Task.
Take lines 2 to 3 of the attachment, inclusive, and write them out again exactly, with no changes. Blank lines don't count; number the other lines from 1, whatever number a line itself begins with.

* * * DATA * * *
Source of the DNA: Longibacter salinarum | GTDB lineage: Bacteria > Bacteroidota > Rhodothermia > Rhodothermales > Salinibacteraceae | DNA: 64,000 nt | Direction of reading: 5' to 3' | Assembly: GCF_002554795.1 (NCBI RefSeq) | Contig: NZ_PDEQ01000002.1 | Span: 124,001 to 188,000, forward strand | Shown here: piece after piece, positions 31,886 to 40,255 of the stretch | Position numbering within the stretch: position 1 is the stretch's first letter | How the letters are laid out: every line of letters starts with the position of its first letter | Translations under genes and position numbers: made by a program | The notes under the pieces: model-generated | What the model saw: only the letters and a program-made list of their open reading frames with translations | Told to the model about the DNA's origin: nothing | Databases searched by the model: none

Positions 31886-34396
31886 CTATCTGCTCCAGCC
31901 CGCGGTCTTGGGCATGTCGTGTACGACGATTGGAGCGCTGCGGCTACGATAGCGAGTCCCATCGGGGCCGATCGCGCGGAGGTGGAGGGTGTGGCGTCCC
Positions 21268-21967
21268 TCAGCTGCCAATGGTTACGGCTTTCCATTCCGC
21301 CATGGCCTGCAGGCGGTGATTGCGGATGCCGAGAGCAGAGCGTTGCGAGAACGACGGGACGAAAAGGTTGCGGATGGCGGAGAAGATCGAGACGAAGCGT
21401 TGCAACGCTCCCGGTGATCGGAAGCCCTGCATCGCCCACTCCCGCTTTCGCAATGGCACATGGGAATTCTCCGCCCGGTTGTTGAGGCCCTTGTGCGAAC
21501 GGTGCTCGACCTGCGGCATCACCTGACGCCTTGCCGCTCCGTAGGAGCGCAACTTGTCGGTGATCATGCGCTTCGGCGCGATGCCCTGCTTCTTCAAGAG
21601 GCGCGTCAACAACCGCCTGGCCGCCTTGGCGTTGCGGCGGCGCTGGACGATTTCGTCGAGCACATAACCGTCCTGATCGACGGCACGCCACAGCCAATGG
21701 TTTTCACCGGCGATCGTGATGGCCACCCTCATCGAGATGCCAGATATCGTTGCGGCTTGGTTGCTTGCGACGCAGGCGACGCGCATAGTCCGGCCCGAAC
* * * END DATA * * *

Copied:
Positions 31886-34396
31886 CTATCTGCTCCAGCC